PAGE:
With ever-changing inventory.
And you can get overwhelmed, or far too picky, or indecisive.
A few years ago, I chose this silk fabric (on top) as a visible lining, to make with this chiffon a bridesmaid was given to use "pop"... Based on just a swatch, the bridesmaid was uncertain, but, trusting my gut, I hand draped and made the dress pictured below. She really loved it, thank goodness.
The garment district stores know that you may have to check the budget, match things with other things, get an idea of yardage, get approval, think it over... Those are all good reasons to take a swatch. They also know that the fact that you can swatch may lead you to research endlessly, take swatches to compare, overthink, consult with a million different opinions of others, haggle endlessly with others offering similar goods, and possibly compile an overly optimistic wishlist.
Here are my suggestions for successful swatching:
- When you find a great swatch, attach it to the business card of the store where you found it. Most stores will give you a card to attach it to. Failure to do this will result in a pile of random swatches in your pockets, you will wonder why you collected later on. (Ask me how I know...) Write the price and date you found it. Write the fabric's name and fiber content, if needed.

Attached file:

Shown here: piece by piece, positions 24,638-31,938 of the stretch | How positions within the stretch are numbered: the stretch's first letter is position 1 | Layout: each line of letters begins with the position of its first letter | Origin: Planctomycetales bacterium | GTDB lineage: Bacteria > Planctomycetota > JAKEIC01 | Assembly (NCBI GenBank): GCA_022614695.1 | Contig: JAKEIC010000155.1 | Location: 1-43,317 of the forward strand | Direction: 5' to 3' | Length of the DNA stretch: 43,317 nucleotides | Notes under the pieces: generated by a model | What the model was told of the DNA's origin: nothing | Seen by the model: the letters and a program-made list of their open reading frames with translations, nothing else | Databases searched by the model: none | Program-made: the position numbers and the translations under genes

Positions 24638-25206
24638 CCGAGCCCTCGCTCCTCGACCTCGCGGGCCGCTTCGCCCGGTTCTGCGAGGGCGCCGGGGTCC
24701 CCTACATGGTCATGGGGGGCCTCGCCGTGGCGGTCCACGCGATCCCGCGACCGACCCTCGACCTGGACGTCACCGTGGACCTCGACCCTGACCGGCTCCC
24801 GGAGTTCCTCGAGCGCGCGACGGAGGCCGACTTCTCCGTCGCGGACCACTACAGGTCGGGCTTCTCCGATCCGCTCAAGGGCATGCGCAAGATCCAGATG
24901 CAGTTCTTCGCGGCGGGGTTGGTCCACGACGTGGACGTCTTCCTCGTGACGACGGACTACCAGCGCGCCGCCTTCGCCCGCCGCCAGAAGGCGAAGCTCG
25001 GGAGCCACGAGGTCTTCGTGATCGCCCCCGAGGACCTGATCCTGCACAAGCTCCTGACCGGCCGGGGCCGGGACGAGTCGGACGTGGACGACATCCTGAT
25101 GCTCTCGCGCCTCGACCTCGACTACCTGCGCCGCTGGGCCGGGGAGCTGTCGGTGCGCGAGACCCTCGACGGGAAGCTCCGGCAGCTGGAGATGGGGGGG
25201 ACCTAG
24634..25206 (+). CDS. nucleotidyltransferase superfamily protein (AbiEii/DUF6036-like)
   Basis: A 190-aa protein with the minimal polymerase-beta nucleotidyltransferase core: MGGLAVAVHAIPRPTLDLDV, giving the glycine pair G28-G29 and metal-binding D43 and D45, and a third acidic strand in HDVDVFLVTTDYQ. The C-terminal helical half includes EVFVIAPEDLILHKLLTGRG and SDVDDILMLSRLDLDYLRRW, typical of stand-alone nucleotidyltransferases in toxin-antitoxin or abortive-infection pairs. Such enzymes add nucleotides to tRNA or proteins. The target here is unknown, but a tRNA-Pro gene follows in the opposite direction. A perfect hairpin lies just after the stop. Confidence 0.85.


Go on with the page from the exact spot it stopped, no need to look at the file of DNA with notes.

- If needed, wash test your swatch (secure it with a safety pin to some other well-worn item in your laundry), burn test it, and/or check it in daylight.When you decide that you do want it, order it, or return to the same store to buy it.
- When you decide that you do want it, either order it, or return to the SAME STORE to buy it, within a reasonably short amount of time.
A client gave me a sketch for a costume she designed, and I submitted a bunch of swatches to her, indicating what I felt was a "right" combination of fabrics, and some others, in case she felt differently. She did accept what i chose, and we were both happy with the outcome.
|Swatches from New York Elegant|